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Philadelphia Sued Over Rejection of Ad Criticizing U.S. Incarceration Policies

Philadelphia Sued Over Rejection of Ad Criticizing U.S. Incarceration Policies


by Michael Brodheim


On May 20, 2013, a federal district court in Pennsylvania denied the City of Philadelphia’s motion to dismiss in a case brought by the National Association for the Advancement of Colored People (NAACP) and ACLU, challenging the city’s policy related to advertising at the Philadelphia International Airport.

In April 2011, the NAACP had released a report titled “Misplaced Priorities,” which espoused the view that the United States overspends on incarceration at the expense of education and proposed specific reforms to reverse that trend. Seeking to increase public awareness, the NAACP prepared ads to display at airports around the country. The ad that the organization proposed to post at the Philadelphia International Airport read, in relevant part, “Welcome to America, home to 5% of the world’s people & 25% of the world’s prisoners. Let’s build a better America together.”

City officials rejected the ad, claiming that they did not accept “issue” or “advocacy” advertisements, which prompted the NAACP and ACLU of Pennsylvania to file suit on First Amendment and state constitutional grounds. [See: PLN, April 2012, p.50].

The NAACP noted that “other issue-oriented, educational, and advocacy advertisements” had been displayed at Philadelphia’s airport, including ads related to wildlife preservation, global warming, racial equality and supporting U.S. military troops.

“The government cannot pick and choose which speech it deems acceptable and which it does not,” stated Chris Hansen, senior staff attorney for the ACLU’s Speech, Privacy and Technology Project. “The fact that the airport accepted some political issue ads but not the NAACP’s shows the arbitrary nature of the city’s unwritten and undefined policy. It is a clear violation of the First Amendment’s prohibition against the government favoring some speakers over others.”

The city subsequently agreed to post the NAACP’s ad at the airport, but only for three months. In March 2012, Philadelphia officials adopted a written policy prohibiting political and noncommercial advertising at the airport. In response the NAACP filed an amended complaint challenging the new policy. The city then filed a motion to dismiss, arguing that its airport ad policy was viewpoint-neutral and a reasonable regulation, and thus not unconstitutional.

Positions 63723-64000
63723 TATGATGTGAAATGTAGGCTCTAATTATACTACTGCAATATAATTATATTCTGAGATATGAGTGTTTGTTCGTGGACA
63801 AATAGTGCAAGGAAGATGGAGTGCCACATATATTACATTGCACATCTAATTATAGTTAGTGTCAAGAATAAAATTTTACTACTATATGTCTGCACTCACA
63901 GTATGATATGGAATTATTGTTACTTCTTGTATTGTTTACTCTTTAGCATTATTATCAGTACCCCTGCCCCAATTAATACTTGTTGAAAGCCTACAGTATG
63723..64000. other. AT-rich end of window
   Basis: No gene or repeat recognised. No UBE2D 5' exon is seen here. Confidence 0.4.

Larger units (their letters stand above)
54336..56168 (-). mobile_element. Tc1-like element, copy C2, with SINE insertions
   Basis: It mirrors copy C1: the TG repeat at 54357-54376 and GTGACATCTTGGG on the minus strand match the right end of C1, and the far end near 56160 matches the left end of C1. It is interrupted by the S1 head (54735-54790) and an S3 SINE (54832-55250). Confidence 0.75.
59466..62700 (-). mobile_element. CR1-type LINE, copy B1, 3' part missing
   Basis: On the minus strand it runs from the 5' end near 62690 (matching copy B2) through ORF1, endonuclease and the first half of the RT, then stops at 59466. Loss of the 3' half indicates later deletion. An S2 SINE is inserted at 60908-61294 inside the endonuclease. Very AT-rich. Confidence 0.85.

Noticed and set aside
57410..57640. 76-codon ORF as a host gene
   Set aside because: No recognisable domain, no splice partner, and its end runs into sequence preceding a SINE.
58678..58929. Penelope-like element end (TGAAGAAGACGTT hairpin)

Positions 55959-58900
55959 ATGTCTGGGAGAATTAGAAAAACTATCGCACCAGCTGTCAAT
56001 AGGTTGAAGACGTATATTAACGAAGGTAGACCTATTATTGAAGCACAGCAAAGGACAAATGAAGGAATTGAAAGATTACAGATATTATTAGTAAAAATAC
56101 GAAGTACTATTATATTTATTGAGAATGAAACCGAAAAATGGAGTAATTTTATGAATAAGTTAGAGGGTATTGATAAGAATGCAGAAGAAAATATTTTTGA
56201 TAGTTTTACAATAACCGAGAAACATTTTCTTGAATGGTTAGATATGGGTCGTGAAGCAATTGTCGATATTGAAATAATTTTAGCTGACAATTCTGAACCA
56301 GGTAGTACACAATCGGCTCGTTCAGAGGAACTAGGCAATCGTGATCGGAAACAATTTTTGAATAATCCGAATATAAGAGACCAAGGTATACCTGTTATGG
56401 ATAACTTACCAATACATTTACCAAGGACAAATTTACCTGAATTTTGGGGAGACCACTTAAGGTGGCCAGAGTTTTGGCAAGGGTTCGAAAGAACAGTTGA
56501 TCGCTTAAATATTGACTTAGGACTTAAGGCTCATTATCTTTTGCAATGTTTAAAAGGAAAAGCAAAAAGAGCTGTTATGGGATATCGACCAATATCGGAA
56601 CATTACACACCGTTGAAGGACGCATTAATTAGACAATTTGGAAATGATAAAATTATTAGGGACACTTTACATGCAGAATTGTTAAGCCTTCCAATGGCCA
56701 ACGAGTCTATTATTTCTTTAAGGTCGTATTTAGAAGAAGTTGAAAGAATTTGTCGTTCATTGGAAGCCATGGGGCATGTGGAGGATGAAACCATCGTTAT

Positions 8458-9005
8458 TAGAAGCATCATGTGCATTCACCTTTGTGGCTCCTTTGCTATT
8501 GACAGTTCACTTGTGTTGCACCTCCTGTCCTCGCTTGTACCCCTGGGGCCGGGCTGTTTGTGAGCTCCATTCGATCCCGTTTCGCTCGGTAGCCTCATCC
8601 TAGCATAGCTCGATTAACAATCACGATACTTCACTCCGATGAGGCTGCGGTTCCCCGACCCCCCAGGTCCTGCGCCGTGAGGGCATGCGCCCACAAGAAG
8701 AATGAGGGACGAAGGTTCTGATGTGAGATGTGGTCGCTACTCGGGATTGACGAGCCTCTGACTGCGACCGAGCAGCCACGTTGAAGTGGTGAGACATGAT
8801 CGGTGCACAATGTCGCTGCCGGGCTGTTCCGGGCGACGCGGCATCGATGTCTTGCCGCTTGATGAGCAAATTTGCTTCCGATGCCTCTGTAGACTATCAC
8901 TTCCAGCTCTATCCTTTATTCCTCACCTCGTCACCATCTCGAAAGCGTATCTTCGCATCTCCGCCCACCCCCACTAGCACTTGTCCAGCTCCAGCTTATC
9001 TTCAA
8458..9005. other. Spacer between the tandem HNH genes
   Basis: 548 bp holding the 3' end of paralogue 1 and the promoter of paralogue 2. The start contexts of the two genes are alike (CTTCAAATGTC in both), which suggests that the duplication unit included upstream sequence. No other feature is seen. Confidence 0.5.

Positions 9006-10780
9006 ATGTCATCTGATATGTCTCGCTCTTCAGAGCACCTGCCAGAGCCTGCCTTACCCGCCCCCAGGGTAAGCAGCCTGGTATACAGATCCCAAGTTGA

The district court rejected the city’s argument as premature. In order to determine whether the city’s restriction on speech in airport advertisements is constitutional, the court stated it must first determine whether the airport is a private forum or designated public forum, as different standards of judicial scrutiny apply. The city argued for the former classification while the NAACP argued for the latter.

“The walls of Philadelphia International Airport are public space, and the city officials do not have the right to suppress any group’s viewpoint based on their own beliefs or political considerations,” said NAACP general counsel Kim Keenan.

In the absence of a developed factual record from which it could determine the appropriate forum classification, the district court denied the city’s motion to dismiss.

This case remains pending, with the parties filing cross-motions for summary judgment in early November 2013. See: NAACP v. City of Philadelphia, U.S.D.C. (E.D. Penn.), Case No. 2:11-cv-06533-CMR; 2013 U.S. Dist. LEXIS 71332.

Additional sources: Courthouse News Service,


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Related legal case

NAACP v. City of Philadelphia